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Tag Archive | "Work Study"

Federal Work Study 101 (Video)


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Save on College Cost – Become a Resident Adviser (RA)


Do you like people? Do you stay up all hours of the night? Is there a little part of you that likes to be in a position of control? Do you want a job on Campus? Do you communicate well?

If you answered yes to 3 or more of these questions, being a Resident Adviser may be just the ticket for you to help cover some of your college expenses.

The Role of a Resident Adviser

RAs have different responsibilities at different college campuses but the common expectation of someone fulfilling this role is that they serve as a role model for fellow students living in their residential communities. Yes, RAs are the enforcers of all the rules put into place by Residential Life, but more importantly, they serve as a resource for their peers and help new students acclimate to campus in a healthy fostering way.

The following represents a brief description of what one college expects of their RAs:

RAs are expected to initiate contact with students on the floor within the first two weeks of classes to begin building rapport. Names of residents should be known by the end of the second week. As the year continues, try to make it a point to see each student at least three times a week so as to learn and know more about them than their names. While contact time with residents may vary by section or floor, this is to be a guideline for use in establishing and gaining knowledge of residents, and to begin the development of community. RAs are expected to promote community within their sections by establishing guidelines, limits, and expectations for cooperative living among residents.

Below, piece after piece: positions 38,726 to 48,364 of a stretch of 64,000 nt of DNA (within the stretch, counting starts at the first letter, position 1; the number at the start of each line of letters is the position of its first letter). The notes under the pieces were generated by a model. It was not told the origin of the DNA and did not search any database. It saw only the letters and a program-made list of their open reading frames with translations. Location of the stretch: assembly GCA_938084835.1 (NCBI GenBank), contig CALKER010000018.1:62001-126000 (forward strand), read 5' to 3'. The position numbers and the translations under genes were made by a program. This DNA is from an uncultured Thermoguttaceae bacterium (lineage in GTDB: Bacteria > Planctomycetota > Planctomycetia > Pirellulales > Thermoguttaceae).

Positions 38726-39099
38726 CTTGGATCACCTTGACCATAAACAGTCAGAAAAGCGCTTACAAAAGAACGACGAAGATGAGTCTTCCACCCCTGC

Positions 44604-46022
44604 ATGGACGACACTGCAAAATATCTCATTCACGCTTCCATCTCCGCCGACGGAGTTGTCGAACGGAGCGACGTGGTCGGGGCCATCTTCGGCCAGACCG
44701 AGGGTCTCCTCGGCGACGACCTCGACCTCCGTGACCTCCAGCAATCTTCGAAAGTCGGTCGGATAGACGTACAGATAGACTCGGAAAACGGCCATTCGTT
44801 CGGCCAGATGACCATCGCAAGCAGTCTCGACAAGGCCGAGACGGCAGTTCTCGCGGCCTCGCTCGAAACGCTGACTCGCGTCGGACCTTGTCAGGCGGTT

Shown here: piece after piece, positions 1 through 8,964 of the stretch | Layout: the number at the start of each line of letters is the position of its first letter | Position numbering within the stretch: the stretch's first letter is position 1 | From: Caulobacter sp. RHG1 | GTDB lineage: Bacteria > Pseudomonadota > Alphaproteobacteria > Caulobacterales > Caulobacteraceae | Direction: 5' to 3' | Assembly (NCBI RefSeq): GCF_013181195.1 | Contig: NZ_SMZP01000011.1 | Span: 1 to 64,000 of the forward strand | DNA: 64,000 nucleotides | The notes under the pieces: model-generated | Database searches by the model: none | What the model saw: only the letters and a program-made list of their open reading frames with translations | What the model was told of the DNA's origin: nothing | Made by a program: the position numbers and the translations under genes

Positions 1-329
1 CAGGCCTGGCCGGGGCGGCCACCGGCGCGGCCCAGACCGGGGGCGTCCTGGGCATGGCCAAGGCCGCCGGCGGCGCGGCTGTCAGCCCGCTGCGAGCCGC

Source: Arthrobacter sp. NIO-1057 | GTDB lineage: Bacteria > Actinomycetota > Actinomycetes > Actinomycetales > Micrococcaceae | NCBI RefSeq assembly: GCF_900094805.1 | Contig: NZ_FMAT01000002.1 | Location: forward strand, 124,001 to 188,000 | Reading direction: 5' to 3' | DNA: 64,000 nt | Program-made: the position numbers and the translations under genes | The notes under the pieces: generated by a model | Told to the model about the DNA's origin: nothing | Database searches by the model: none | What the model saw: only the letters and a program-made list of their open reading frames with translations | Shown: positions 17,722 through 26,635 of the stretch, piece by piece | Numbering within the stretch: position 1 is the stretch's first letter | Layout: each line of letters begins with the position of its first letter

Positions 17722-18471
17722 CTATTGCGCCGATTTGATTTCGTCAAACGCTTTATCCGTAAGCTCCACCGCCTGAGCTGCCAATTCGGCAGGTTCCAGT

Depending upon which college you attend, the job duties may be different but the description above gives you an idea of what may be expected of you if you decide to become an RA.

The Benefits of Being a Resident Adviser

Colleges and Universities understand the importance of RAs on their campus, so they are usually very quick to treat them fairly when it comes to compensation and benefits.

The following highlights some of the more common benefits associated with being an RA:

  • Free Room – That’s right! Just about every RA program in the nation provides a free room for their Resident Advisers. My experience is that the RA rooms tend to be the larger ones and they also get to have a room all to themselves (which is an amazing luxury all to itself in residence halls!).
  • Monthly Wage – Since an RA’s schedule can vary and is depicted by unscheduled events, it is hard to put an hourly rate on their pay. So, most colleges will just give them a monthly stipend to help supplement the free room benefit.
  • Bookstore Vouchers – Everybody likes free books! It is not uncommon for some colleges to provide a free bookstore voucher to RAs since this is a non-taxable way they can show appreciation.